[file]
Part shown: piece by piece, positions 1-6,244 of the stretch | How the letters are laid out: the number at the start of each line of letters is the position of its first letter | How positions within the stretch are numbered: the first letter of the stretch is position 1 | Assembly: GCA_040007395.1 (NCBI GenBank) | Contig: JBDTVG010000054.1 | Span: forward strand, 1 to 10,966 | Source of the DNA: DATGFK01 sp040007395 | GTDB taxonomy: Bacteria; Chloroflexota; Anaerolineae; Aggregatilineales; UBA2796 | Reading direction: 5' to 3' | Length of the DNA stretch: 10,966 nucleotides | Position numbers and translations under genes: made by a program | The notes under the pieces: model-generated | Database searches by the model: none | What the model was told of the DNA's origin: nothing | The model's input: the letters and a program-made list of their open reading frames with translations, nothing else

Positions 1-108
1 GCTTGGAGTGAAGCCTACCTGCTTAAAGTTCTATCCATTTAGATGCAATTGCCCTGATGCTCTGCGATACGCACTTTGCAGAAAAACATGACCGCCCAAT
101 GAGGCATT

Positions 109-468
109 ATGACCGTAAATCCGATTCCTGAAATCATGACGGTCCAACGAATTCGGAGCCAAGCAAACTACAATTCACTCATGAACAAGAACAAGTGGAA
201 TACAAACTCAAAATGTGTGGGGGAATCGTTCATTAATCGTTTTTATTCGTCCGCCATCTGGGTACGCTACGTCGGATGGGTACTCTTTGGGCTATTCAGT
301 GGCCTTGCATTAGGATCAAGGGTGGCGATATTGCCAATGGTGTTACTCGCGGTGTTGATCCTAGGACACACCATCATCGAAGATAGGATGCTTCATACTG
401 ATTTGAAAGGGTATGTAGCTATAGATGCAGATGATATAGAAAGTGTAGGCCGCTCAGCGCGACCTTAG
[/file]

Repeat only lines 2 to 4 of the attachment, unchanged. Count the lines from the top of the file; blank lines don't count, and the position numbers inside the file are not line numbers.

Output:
Positions 1-108
1 GCTTGGAGTGAAGCCTACCTGCTTAAAGTTCTATCCATTTAGATGCAATTGCCCTGATGCTCTGCGATACGCACTTTGCAGAAAAACATGACCGCCCAAT
101 GAGGCATT